It also depends on when they announce. Holidays, my previous due dates and loss dates are very hard for me. Therefore, if someone announces around that time, I am not usually in a good headspace to congratulate them.

I really don’t have any sort of magic trick to make pregnancy announcements not hurt because after suffering a loss or infertility, they almost all hurt in some way. I guess my advice would be to ride the wave. Feel what you need to feel. I certainly wouldn’t lash out at the people who are announcing because they really didn’t do anything wrong. But I would say it is healthy to get your thoughts out in a journal or to a close friend.

Pregnancy announcements are not easy. But it’s just one of those things we can’t control. So I encourage you to ride the wave of grief and get through it somehow.

Pennies from Heaven

Growing up, I had always been familiar with the concept of Heaven and faith. Having an older brother who died as an infant, is what first introduced me to faith. Later in life, of course I had grandparents, and acquaintances who passed on as well, and though it was sad, these moments built my faith. However, my faith was shaken, challenged, and changed after I miscarried my babies.

When I was little, my mom used to find pennies all the time… in fact she still does. I on the other hand don’t find them much at all. When ever my mom would find them on the ground, she would tell me “It’s a penny from Heaven” or “Matthew is watching over me.” I thought it was so cool how my mom would find pennies so often.

Recently, my husband and I went to the store. I was having quite a rough day as I didn’t feel good, I was stressed from work, and just kinda blah. When we got out of the car I remembered praying for things just to get better and for me to feel better. When I opened the car and stepped on the asphalt, I heard a cling. I thought I was hearing things so I grabbed my purse and shut the door. I heard the cling again. I looked down and didn’t see anything. Charles asked me a question and walked around the car. As I started to walk away from the car, I heard a cling again and looked down. I found a penny.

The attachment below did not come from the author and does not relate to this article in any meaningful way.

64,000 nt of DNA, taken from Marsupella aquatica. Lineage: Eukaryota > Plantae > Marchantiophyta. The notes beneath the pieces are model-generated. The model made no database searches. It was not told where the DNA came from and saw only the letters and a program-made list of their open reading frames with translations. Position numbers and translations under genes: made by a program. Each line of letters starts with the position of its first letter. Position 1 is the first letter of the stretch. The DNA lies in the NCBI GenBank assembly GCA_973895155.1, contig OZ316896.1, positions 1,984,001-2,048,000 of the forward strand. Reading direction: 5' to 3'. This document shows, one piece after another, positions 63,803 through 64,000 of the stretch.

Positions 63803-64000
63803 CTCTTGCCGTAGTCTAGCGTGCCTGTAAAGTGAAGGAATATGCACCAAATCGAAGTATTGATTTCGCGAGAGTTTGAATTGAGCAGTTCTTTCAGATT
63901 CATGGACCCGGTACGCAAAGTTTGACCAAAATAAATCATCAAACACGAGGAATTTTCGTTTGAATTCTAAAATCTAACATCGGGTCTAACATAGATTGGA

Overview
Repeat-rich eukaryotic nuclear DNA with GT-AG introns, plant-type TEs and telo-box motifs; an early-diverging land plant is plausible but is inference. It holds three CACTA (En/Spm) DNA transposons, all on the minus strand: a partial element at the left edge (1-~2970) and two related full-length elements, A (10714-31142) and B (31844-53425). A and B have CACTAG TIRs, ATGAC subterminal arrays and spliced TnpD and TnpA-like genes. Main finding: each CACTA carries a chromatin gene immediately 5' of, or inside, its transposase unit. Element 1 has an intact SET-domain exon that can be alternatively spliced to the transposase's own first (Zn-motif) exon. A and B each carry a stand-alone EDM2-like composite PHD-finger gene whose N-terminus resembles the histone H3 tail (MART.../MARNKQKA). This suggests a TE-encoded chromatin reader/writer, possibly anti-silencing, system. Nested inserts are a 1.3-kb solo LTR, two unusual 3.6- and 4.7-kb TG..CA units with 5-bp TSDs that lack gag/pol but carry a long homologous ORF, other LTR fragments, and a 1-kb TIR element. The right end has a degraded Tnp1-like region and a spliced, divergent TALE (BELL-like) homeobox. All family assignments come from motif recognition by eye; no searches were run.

For the rest of our trip in the store, I held the penny in my hand. It was a penny from Heaven. Just a little token from above that put a smile on my face, when I was having a not so good day. I was also reminded of my babies. I was reminded how even though they aren’t physically with me, they are always in fact with me in spirit.

Missing You A lot These Days…

May 13th, 2020. Three days after Mother’s Day. This day had never been so important to me, until I found I was pregnant for a second time. Looking at that second line on a pregnancy test on a late September evening, I thought “This is it. This is my rainbow baby. Thank you Jesus” My joy only lasted for about 20 days, until I started spotting and realized I would lose this baby.

I was pregnant for 7 weeks with a baby my husband and I named Chase. We named him Chase because we were Chasing our Rainbow. Unfortunately that wasn’t”t God’s plan. Chase was only physically with me for a short time, but will be in our hearts forever.

I miss you Chase. I miss you so much. You were in my life for a short time, and as hard as it was to let you go, I thank God for you. Losing you was devastating, but knowing there were other angels in Heaven waiting to take care of you, brought me comfort.

Happy due date Chase. Sorry it has taken me so long to acknowledge this, but I just couldn’t write out my thoughts and feelings until I was ready. I love Baby Chase. 💕

New Possibilities

No, this is not a pregnancy announcement or a trying to conceive announcement. This isn’t an announcement at all, but rather a vision for new opportunities. I love having friends and family who know me. I love having these people in my life who take the time to listen and care for my needs and desires as a person and as a woman.